Are Standardized Tests a Success?

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Merideth Langton

Scantron bubble sheets are a common sight at Kennedy.

Anabel Bradley, Writer

Standardized tests are ingrained in Iowa school systems. From the Iowa Statewide Assessments of Student Progress (ISASP) which are taken throughout a student’s school career to the ACT most colleges require for admission, these tests scores are used to measure the achievements of schools, students and staff across the nation.

CRCSD administers two district-wide standardized tests: ISASP and the Measurement of Academic Progress (MAP). ISASP scores are used to see where students stand academically from year to year, while MAP testing tracks growth throughout the school year. These tests provide teachers and administration with information on how they can best help students.

“It gives us a talking point with students to try to encourage them to challenge themselves some more. To identify kids who maybe didn’t perform as well, help students who may be challenged in one aspect of learning but not others …” Jason Kline, Kennedy principal, said. “There is a lot of data that those tests provide that can help us help students perform better.”

Students take MAP tests three times a year. They are created to include the curriculum of the language arts, math and science classes the students are currently enrolled in. The similar content of the tests to what is being taught in class, allows teachers to track their students progress and decide what content and skills need to be focused on.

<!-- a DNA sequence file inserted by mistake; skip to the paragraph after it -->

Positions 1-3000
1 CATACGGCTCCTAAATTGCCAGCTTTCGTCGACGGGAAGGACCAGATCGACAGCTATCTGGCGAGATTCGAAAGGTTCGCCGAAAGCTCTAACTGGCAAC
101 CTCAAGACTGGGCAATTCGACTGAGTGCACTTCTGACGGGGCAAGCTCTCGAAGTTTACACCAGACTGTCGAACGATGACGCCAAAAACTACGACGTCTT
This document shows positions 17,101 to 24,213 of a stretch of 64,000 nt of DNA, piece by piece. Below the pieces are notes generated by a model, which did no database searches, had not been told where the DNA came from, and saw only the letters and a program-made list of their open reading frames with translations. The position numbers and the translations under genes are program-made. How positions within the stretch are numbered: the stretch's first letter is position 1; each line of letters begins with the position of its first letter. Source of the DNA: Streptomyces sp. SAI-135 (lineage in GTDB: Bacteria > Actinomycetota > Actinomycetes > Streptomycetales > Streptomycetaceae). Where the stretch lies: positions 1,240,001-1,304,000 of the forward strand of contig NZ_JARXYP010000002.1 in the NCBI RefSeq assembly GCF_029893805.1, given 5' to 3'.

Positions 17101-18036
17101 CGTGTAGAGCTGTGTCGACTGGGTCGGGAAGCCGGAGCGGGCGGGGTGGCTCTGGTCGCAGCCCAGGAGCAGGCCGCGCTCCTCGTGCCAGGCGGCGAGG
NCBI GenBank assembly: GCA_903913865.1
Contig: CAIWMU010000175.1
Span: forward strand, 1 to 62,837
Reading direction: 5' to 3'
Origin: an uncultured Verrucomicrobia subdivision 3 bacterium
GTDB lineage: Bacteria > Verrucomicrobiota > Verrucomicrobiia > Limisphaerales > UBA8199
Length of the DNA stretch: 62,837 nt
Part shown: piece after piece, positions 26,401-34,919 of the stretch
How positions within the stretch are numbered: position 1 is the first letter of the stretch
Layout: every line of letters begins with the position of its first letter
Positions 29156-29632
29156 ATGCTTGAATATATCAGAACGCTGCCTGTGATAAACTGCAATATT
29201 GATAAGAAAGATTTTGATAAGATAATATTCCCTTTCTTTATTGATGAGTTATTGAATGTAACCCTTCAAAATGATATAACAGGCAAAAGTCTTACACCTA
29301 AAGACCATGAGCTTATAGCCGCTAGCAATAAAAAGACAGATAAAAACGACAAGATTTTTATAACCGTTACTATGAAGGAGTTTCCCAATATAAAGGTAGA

“The idea with the MAP [test] is that because it is so tightly linked to the standards you are teaching in class, it should hopefully be able to help teachers make more instructional decisions,” Jessica Johnson, Kennedy assistant principal, said.

ISASPs, on the other hand, are not guaranteed to include the content students are currently learning. A student could have biology-related questions when they have yet to take a biology class. Every year, students take a reading and math test, but they only take the science portion of ISASPs in grades 5, 8 and 10. The infrequency of a science test and lack of similarity to the content taught caused Kristin Hellweg, Kennedy science teacher, to struggle to use the test scores to improve their teaching.

“The ISASP format for science makes it difficult for us to use in a meaningful way,” Hellwig said.

Scores are used to rank schools and determine if a student is allowed in the Program for Academic and Creative Talent (PACT) or take the advanced route for science and math classes.

“I don’t like the school being rated on test scores,” Kline said. “I think it’s wildly unfair in a variety of ways … it’s unfair to kids to say these tests are that important.”

The administration of ISASPs is a state requirement. The CRCSD made the decision to implement MAP testing and plans to continue its use for the foreseeable future. However, some schools are moving aways from standardized tests.

Cornell College in Mount Vernon, Iowa decided to become a test-optional school in 2015. Cornell President Jonathan Brand believed the diversity of Cornell would increase by not requiring an ACT or SAT score to be admitted.

“We want strong students from a broad range of backgrounds—regardless of their standardized scores—to know that we’re interested in them and that they may be a good fit here,” said Brand in an announcement in 2015.

The decision to become test-optional was based on multiple analyses conducted by Cornell College professors. Other information was shown to be more useful to predict how successful a student would be, such as a student’s high school GPA.

“The bottom line is that while both SAT and ACT are of some use as predictors of success at Cornell, there is a lot of variability among students and these test scores are only a small piece of the puzzle,” said Ann Canon, statistics professor at Cornell College, in a report in 2015.

Standardized testing does not always give administrators accurate information about a student’s academic abilities.

“I think there are a lot of students who do really well on standardized tests, but that might not correlate with how they learn in schools and vice versa,” Johnson said.